By Gregg Wartgow, Contributing Editor
Fleet managers who rely on fuel, lube and mechanics’ trucks to keep construction crews up and running are finding DOT Hours of Service (HOS) restrictions on truck drivers increasingly hard to bear.
"The rules may differ depending on what state you're in," says Carter Dicken, vice president of mobile equipment at New Enterprise Stone & Lime Co., a Pennsylvania construction materials supplier and general contractor. "If you're strictly following the Federal Motor Carrier Safety Administration (FMCSA) guidelines, any vehicle over 10,000 pounds engaged in interstate or intrastate commerce is considered a commercial vehicle subject to HOS regulations."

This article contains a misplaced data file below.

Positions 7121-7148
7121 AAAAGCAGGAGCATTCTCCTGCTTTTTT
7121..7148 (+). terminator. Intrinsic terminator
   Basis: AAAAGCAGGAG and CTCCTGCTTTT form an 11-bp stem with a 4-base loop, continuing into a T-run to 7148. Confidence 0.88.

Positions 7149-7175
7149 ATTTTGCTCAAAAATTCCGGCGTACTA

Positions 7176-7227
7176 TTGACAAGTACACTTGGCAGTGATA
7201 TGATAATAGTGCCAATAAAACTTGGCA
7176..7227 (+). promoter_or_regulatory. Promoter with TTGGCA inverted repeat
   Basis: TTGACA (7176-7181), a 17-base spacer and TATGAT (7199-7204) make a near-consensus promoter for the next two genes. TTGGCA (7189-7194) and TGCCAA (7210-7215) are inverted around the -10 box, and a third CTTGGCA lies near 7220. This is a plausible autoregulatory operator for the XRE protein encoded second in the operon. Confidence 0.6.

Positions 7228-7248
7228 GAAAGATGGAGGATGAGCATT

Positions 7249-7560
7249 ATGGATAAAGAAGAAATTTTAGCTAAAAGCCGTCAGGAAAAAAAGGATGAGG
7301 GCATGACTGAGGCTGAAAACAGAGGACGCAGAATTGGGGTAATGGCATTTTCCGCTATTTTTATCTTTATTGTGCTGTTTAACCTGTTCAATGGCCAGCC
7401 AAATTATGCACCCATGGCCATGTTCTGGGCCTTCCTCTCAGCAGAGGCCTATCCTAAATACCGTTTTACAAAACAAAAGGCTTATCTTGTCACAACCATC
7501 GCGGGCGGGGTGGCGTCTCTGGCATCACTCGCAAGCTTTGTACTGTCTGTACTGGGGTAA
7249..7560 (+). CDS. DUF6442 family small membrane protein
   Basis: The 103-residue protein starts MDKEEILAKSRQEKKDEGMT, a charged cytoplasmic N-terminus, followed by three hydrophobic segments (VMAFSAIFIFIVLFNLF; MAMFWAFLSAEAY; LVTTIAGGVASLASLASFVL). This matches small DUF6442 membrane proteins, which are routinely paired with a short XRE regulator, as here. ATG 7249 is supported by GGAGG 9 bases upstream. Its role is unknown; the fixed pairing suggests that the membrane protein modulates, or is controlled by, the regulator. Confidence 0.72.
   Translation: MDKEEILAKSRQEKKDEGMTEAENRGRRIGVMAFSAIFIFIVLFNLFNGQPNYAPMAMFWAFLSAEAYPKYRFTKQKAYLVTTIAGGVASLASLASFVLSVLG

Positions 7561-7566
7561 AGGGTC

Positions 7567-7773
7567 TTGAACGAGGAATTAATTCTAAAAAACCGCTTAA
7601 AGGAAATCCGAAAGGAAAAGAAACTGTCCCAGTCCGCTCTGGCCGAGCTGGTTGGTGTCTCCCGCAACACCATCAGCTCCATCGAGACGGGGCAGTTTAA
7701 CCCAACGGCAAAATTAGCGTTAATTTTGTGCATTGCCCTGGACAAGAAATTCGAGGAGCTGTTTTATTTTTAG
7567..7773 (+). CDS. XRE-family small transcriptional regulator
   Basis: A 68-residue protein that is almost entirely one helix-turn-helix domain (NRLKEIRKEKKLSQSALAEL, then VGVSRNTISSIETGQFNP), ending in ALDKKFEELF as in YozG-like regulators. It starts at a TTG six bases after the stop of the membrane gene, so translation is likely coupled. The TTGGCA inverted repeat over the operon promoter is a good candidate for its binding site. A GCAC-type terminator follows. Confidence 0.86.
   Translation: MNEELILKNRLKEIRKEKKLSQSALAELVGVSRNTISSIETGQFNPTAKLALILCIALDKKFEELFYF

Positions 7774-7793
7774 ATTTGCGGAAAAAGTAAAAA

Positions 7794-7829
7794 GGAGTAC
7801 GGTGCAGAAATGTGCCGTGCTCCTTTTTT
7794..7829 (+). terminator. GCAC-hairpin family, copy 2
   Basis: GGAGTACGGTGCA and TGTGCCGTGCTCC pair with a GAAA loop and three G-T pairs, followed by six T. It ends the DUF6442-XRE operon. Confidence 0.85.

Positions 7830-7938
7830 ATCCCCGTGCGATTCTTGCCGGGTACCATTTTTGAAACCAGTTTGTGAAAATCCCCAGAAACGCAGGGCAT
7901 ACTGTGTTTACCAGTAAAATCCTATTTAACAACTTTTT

Because an equipment technician's service vehicle is carrying tools (property), it is considered to be engaged in commerce. The HOS rules currently being enforced limit the driver (technician) of that vehicle to working a 12- or 14-hour shift before having to take 10 hours off. That makes technician scheduling a real challenge for fleet managers and dealers alike.
"As an equipment dealer, our first goal is to take care of the customer," says Jon Berry, president of Berry Tractor. "That can be difficult when some of our services can be an 8- or 9-hour job. Also, there are often quite a few miles in between our jobs that can require some drive time." Berry Tractor has four locations in Kansas and Missouri. It is a wholly owned subsidiary of Berry Companies which has a total of 32 locations stretching from Wyoming to Houston, Texas.